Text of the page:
An injured dolphin was discovered stranded at Thai Mueang, a beach located north of Phuket. The incident occurred yesterday, with locals initially trying to help by pushing the marine creature back into the sea. However, within an hour, the dolphin had returned to the shore.
Immediately sensing the urgency, the locals contacted the authorities at Khao Lampi-Hat Thai Mueang National Park for professional help. Park officers found the dolphin, a male and of the striped variety, to be 206 centimetres long and weighing 54 kilogrammes. The dolphin had injuries to its dorsal fin and along the side of its body.
Further observation of the dolphin revealed signs of weakness, fatigue, and rapid breathing. Measurements showed its heart rate to be 130 beats per minute, with a respiratory rate of 27 times per minute.
The injured dolphin was subsequently transported to the Sireetarn Marine Endangered Animal Rescue Center, located at Cape Panwa on Phuket. The centre is currently providing the necessary treatment for the dolphin’s recovery. As of now, marine biologists associated with the centre have not commented on the nature of the dolphin’s illness or the source of its injuries, reported The Phuket News.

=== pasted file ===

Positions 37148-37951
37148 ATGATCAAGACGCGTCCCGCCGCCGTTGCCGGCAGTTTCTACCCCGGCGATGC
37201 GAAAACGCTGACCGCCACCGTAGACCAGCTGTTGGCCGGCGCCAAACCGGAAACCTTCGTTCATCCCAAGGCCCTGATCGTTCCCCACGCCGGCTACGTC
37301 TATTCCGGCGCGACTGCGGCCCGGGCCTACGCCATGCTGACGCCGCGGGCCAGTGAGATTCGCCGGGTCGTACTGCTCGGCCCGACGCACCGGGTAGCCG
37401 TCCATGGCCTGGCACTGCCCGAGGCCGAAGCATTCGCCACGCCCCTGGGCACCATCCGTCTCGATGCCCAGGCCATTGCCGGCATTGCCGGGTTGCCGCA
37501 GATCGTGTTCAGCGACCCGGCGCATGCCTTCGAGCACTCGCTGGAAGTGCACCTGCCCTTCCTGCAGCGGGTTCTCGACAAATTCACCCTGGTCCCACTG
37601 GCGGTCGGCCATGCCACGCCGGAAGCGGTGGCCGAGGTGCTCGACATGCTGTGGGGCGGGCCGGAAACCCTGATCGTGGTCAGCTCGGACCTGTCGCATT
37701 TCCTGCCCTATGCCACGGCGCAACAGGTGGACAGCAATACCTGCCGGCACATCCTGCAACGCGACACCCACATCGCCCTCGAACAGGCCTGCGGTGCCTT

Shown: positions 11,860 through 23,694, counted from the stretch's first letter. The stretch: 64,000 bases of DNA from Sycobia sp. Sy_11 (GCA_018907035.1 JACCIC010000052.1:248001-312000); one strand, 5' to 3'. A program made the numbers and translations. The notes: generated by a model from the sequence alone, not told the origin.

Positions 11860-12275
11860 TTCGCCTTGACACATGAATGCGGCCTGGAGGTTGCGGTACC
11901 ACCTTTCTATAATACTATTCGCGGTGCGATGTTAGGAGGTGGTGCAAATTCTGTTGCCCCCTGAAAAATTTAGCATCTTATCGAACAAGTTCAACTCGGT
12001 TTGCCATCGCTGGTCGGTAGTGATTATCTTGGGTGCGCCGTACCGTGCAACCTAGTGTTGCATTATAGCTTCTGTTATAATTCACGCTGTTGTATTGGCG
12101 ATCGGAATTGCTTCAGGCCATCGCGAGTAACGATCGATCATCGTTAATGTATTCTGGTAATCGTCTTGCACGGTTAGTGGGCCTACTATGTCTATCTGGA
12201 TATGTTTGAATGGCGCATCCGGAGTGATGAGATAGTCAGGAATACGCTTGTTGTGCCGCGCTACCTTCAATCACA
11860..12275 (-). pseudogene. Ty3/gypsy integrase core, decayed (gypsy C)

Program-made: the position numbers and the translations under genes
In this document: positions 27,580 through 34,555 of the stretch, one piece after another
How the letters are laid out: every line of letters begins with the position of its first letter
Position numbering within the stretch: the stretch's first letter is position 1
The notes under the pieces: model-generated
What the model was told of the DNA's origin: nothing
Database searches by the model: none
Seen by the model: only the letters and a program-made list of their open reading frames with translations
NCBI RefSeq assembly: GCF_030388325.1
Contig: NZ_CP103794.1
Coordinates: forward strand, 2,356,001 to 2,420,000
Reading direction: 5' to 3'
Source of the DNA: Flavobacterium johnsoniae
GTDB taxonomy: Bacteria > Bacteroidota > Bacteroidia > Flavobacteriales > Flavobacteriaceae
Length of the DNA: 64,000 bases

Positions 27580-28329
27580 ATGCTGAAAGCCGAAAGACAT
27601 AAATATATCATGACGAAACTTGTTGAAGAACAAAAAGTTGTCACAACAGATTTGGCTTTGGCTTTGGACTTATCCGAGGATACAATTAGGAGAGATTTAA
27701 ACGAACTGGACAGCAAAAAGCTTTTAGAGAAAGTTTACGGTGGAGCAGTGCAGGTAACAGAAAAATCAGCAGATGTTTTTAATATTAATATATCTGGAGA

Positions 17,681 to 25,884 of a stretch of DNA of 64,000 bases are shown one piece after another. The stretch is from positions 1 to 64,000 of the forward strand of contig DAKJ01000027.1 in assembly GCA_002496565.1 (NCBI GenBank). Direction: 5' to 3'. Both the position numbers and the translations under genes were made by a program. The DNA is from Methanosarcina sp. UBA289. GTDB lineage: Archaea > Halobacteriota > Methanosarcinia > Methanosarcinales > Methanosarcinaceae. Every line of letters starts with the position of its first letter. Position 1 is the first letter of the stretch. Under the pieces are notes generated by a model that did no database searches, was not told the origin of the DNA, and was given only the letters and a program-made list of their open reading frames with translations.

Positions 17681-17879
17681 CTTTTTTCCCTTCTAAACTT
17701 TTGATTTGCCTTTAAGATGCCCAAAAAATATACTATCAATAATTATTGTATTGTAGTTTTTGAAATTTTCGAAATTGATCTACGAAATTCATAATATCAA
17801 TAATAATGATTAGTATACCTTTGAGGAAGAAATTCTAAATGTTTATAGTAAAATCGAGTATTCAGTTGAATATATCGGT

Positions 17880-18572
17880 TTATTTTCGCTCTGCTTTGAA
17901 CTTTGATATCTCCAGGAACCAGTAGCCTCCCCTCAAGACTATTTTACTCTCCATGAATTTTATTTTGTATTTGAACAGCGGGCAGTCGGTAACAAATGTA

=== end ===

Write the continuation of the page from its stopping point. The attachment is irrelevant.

In an encounter with the wounded dolphin, one local said…
“When we found the dolphin stranded on the beach, we immediately tried to help by pushing it back into the water. However, it returned to the shore within an hour. That’s when we realised it was seriously ill and needed professional help.”
An officer from Khao Lampi-Hat Thai Mueang National Park who first examined the dolphin shared his findings.
“On arrival, we found the male striped dolphin to be 206cm long and weighing 54kg. There were visible injuries on its dorsal fin and along the side of its body. It also showed signs of weakness, fatigue, and rapid breathing.”
A staff member from the Sireetarn Marine Endangered Animal Rescue Center revealed they are currently treating the dolphin and monitoring its vitals closely.
“Its heart rate is 130 beats per minute, and it’s breathing 27 times per minute. We are doing everything we can to ensure its recovery.”